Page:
WordPress is for blogging: any other use is a costly mistake

I don't understand why most web agencies tend to use WordPress as a catch-all for every project they work on. In short, WordPress is a CMS designed to manage blogs or blog-like web sites. WordPress was not designed to manage e-commerce sites, communities or even newsletter or file downloads. The more the task diverges from the original design, the more it's likely that your project will fail or, if you're lucky and patient, need continuous assistance for bug fixing, maintenance and plugin customization. You'll probably end up with a disappointed and angry client and a significant increase of your budget costs. You don't deserve this.

Let's speak honestly: we use WordPress because it's easy to set up, not because is the best tool we can use. We should use more robust frameworks, such as Zend, when the required tasks are actually complex. The point is that WordPress is a full-box where you can code only in the way WordPress allows you to do, not in the way you really want to.

We need more control over our actions so that when the sky falls down we're sure that it's only our fault and we can start finding a solution instead of testing and exhausting all the possible causes without having a clue.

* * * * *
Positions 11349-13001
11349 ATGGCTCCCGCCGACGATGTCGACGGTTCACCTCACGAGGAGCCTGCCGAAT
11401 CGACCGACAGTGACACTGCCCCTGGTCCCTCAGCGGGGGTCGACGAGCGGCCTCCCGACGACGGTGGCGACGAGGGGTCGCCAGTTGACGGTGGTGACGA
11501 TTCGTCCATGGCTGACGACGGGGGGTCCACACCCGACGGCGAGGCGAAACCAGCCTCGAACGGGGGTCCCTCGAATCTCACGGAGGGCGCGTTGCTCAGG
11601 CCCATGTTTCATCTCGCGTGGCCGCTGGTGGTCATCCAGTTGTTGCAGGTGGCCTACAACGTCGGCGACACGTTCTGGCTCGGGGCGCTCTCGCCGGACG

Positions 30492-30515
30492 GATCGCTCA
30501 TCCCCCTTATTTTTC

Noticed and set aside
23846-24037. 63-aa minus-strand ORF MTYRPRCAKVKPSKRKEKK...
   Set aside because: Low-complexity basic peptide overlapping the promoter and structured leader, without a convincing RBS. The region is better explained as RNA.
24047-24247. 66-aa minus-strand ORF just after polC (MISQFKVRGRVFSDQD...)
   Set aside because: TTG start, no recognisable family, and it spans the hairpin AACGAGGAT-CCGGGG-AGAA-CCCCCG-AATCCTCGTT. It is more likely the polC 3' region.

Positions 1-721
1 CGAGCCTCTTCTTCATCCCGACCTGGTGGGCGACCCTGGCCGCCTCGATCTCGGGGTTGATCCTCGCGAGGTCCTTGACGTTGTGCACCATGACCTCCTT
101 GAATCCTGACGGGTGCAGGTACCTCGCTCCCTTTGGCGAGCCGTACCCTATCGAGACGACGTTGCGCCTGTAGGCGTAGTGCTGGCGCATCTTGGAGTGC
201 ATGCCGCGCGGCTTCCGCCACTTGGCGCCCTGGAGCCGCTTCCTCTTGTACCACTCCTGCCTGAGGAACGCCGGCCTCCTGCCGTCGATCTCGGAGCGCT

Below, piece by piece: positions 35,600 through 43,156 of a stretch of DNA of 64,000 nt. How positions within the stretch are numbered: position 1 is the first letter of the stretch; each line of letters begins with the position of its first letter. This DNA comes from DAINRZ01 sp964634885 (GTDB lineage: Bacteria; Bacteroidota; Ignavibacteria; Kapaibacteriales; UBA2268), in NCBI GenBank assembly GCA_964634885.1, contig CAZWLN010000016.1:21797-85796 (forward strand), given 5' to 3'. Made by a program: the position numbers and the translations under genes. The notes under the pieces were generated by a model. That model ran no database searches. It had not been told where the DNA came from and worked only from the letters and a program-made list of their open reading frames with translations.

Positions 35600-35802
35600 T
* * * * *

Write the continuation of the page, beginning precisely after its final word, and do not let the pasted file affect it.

Because when WordPress fails it's hard to track down the case zero where everything started. It might be a wrong rewrite rule, an incorrect permission, an SQL error or what? Further, we can find help only on forums, mailing lists, blogs or simply reading carefully the documentation. Are we sure that we'll find a good solution? No.

When you force WordPress to do something it was not designed for, you're actually raising the percentage of a possible failure of the whole CMS. And don't be tempted to rely on plugins to accomplish the tasks your site needs: plugins are not a good solution, because you don't actually know what your client will ask in the future. Is it possible to find the right plugin for every feature your client wants now, tomorrow, the next month and so on? How many plugins will you have to install? And how WordPress will handle tons of plugins?

The point is simple: WordPress is designed to handle blogs. All other possible uses are actually an unknown scenario.

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